The actor relished playing the role of the Irish-Australian outlaw, writes Esther McCarthy
After fifteen years in acting, you’d forgive George Mackay any bemusement at being called an overnight sensation. But sometimes an actor produces a couple of performances so impressive they generate serious buzz.
Just months after his empathetic role as a young soldier tasked with saving thousands of men in Sam Mendes’ one-shot war epic, 1917, Mackay returns onscreen in another powerful performance.
The 27 year old brings a rock-star energy to True History of the Kelly Gang, Justin Kurzel’s new take on one of the most notorious gangsters in history.
Part of the reason he wanted to make the film was because of his father’s Australian background, which in turn goes all the way back to Cork, via his maternal great grandfather.
“There's a great granddad from Cork - Dennis O'Leary, he went to Australia when he was 14 and he was my grandma's dad,” says Mackay.
O’Leary emigrated to Australia aged 14 before fighting in World War One. After the war, he returned down under to make a new life for himself. “He went across as a 14 year old. He fought in the war, came back again, and set up his life there. And then he got into owning pubs and my granddad, when he married my grandma, bought the pub off her dad which is where my dad grew up.
“I really want to know myself now. A big part of that was my dad, and also that Australian link to the culture.”
A fictional variation on the Ned Kelly story as based on Peter Carey’s novel, the movie is visceral and cinematic and takes a modern, almost punkish approach to the period film. Mackay was already keen to work with Kurzel, whose film Snowtown, about a series of murders carried out by John Bunting, was one of the most intense experiences he says he’d had in a cinema. “The thing that really made me want to do it was the audition. “I came with quite a standard interpretation - broad shouldered, Irish brogue.
“We had this audition together and he just took it to these places and pushed me in these ways that I never thought that it could be. He gave me completely different contexts to play beneath the scenes. And the improvisation went to quite dark places. It was the best experience in an audition I've ever had. And I remember coming out feeling like I'd been more put through my paces as an actor in an hour than I had for years before.”
That intensity continued on set with his blessing, where the Londoner would be told to do press-ups between takes. Before one big scene, a crew member was instructed to wind him up and rile him, making him angry before the cameras rolled.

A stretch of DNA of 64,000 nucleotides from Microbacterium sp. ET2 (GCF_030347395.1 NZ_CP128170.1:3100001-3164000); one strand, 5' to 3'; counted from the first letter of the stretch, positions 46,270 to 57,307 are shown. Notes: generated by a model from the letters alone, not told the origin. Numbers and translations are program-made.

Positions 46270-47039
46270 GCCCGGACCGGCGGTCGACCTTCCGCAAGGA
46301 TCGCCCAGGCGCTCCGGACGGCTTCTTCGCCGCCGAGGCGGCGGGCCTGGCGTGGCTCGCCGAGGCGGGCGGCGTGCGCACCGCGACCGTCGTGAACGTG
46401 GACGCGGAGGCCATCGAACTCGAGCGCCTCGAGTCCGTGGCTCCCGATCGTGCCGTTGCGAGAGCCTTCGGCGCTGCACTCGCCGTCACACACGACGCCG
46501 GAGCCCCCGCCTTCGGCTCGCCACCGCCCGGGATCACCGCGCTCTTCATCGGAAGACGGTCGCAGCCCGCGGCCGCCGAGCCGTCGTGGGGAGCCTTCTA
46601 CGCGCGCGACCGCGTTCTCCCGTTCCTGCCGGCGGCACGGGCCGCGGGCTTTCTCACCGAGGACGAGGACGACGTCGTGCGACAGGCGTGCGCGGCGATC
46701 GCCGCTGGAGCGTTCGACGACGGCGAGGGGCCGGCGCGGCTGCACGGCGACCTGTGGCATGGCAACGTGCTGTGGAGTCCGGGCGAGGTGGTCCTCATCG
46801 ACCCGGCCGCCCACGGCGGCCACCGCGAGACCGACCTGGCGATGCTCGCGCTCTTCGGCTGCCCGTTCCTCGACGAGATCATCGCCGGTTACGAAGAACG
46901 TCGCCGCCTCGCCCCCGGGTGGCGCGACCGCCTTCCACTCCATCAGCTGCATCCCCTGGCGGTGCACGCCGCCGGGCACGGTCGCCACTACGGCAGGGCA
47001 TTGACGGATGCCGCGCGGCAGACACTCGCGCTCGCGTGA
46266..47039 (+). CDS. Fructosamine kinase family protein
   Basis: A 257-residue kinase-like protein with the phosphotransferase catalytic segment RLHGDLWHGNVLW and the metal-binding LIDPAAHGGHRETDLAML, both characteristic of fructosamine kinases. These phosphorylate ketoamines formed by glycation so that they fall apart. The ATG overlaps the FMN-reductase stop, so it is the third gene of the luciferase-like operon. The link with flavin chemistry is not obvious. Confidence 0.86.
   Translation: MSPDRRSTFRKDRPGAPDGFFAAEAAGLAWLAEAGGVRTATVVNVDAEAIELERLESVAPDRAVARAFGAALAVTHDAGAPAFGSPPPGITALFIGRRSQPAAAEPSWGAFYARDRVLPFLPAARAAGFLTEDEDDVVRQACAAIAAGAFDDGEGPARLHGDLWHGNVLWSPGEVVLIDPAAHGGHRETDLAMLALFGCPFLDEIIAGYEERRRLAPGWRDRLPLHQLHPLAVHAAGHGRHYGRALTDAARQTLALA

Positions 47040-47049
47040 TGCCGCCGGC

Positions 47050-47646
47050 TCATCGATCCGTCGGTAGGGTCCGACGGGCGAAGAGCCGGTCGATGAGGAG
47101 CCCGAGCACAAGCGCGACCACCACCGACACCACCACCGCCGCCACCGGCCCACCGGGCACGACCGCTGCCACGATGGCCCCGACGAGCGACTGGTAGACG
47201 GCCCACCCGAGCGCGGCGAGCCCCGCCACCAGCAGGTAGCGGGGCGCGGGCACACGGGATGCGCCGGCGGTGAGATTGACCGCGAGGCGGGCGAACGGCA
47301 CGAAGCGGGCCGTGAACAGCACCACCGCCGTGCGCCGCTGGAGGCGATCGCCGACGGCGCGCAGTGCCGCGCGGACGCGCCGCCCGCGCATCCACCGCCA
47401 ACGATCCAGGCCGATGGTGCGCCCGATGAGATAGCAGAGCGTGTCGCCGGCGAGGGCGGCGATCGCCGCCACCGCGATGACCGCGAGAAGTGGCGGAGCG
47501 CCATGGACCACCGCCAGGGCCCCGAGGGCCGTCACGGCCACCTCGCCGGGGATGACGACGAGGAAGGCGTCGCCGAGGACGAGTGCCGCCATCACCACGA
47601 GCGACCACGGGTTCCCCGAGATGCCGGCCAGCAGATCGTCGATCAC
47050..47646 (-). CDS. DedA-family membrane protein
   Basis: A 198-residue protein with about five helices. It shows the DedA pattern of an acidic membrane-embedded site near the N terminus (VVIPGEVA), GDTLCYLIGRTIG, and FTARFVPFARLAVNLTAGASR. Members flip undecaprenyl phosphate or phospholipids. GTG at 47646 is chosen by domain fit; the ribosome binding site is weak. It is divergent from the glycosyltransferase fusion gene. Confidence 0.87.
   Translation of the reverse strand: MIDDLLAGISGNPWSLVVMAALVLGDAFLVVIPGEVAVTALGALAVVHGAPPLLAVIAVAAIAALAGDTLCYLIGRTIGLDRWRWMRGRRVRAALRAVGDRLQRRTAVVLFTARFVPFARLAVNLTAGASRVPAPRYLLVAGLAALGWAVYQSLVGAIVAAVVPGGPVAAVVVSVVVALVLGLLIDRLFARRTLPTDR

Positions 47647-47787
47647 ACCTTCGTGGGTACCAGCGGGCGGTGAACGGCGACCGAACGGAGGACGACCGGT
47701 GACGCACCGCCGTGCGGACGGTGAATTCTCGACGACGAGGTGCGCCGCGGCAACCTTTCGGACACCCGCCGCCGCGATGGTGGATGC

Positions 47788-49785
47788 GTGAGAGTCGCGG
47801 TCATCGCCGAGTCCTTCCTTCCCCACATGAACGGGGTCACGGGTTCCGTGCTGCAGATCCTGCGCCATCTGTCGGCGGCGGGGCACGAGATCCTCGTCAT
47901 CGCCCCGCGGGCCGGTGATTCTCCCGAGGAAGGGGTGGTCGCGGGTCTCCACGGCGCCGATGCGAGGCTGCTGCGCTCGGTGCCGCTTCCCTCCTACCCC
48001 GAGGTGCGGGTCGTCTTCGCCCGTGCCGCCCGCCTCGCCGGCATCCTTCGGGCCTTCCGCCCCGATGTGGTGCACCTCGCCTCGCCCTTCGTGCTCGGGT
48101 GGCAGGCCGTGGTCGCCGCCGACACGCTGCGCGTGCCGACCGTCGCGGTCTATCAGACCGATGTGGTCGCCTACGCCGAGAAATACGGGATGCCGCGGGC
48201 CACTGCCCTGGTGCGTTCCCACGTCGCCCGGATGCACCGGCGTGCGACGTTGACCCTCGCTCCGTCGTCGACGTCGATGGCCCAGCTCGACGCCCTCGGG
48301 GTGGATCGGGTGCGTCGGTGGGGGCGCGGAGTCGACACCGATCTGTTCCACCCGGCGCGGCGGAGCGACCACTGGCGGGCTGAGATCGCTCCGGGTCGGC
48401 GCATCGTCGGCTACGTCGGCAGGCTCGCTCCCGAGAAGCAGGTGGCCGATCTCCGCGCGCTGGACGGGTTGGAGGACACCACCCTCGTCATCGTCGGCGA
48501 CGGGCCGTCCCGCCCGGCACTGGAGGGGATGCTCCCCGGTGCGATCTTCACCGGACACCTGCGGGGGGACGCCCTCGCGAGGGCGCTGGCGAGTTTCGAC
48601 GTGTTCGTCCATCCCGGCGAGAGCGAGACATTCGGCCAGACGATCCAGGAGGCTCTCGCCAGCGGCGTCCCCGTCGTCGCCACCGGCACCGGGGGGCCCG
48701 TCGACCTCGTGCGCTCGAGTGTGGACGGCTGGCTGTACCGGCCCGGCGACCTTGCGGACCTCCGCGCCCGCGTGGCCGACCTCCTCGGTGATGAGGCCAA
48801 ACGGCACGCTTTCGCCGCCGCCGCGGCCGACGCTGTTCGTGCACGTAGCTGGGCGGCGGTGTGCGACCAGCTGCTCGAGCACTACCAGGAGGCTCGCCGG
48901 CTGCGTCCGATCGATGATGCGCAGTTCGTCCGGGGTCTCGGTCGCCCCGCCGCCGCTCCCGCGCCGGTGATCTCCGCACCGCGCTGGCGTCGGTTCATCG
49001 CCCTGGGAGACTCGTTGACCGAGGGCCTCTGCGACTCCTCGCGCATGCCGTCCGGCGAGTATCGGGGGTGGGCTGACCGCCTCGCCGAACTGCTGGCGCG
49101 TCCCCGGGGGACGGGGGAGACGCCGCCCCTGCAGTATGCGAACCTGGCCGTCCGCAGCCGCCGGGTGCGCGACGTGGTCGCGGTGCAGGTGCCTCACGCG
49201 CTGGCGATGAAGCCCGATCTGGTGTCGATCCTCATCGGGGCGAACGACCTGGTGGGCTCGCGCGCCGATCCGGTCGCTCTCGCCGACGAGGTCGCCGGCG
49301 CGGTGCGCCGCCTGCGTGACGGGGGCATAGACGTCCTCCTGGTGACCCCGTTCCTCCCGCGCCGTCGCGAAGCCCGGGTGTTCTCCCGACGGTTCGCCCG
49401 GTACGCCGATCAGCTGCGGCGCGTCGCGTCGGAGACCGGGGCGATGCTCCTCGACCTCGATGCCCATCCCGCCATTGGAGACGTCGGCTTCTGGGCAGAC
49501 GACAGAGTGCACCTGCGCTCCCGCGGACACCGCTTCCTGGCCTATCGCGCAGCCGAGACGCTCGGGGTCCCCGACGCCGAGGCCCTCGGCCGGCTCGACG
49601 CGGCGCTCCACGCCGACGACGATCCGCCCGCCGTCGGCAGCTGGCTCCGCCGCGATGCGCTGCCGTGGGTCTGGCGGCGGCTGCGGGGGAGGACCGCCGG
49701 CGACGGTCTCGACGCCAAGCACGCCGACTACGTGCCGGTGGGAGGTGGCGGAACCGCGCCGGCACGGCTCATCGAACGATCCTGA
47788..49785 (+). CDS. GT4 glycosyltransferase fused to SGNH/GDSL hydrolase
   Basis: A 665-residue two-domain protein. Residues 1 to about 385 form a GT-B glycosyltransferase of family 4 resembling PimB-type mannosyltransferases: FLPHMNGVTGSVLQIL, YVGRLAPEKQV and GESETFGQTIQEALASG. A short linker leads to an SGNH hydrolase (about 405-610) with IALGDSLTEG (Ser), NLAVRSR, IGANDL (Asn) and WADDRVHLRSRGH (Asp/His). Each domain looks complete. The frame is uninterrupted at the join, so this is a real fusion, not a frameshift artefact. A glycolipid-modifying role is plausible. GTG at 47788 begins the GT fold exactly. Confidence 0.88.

“A big part of that, which he did with Dan Henshaw when they did Snowtown, is changing your physicality. Your mentality is informed by the body that you have. If you feel heavy when you stand you look heavy. If you feel strong when you stand you look strong,” he adds.
“Also, the commitment that it takes to change how you look quite drastically ties you to the character for the whole time. You've kind of made a bond with it because you're walking in his skin.”
The role as Ned Kelly follows that of Lance Corporal Schofield, the soulful young soldier given a seemingly impossible task in 1917 - to get across enemy lines in time to call off an ambush that will end in carnage for thousands of his compatriots. “It was a beautiful thing, because it's the most collaborative job I've ever been a part of, it's a really unique way of working,” he says. “Because the camera never cut, everyone had to be working together all of the time. And that alignment was an amazing feeling.”
The two men couldn’t be further apart. Is he conscious of mixing up his roles?
“Yeah. First and foremost comes the story. But I’m learning as I grow older, actors that I look up to, usually the one consistency is a quality in their work. But otherwise there is a complete inconsistency in terms of the characters that they play. The way that they disappear into people -because that's the point of being an actor. It seems a shame when actors get known for a thing. I'm just happy for the next job, but I think you can sort of set your stall as being one that does lots of different things.”
Mackay was ten when he was spotted by a talent scout and asked to audition for a supporting character in a new adaptation of Peter Pan. He got the part and played other roles in his teens, before starring in dramas including How I Live Now, Pride and Sunshine on Leith. His family encouraged his emerging talent.
“My parents have always been very supportive, but also very cool about the whole thing. I think more importantly, they just wanted me to have a childhood. It was always very important that I finished school. I'm blessed to be in the midst of a busy moment. But I was at home a lot more than I was at work as a kid.”
He is doubtless in great demand following 1917, so it’s both intriguing and exciting to see that his next project is an Irish one. When we meet, he has just started rehearsals for Wolf, a drama that will shoot in the Dublin seaside town of Howth. He and Lily-Rose Depp will star in writer/director Nathalie Biancheri’s film. He is looking forward to basing himself here for much of the duration of the shoot.
“It's about a young man who believes he is a Wolf and set in a facility filled with young people who identify as animals rather than people. That's sort of as much as I can say. It's a real condition. But what I love about the script is it feels like it can be applied to so many different identity questions and struggles. I guess, in a way, it's a film that explores nature versus nurture. And I think Natalie's work is so brilliant in this.
True History of the Kelly Gang is in cinemas from Friday, March 6.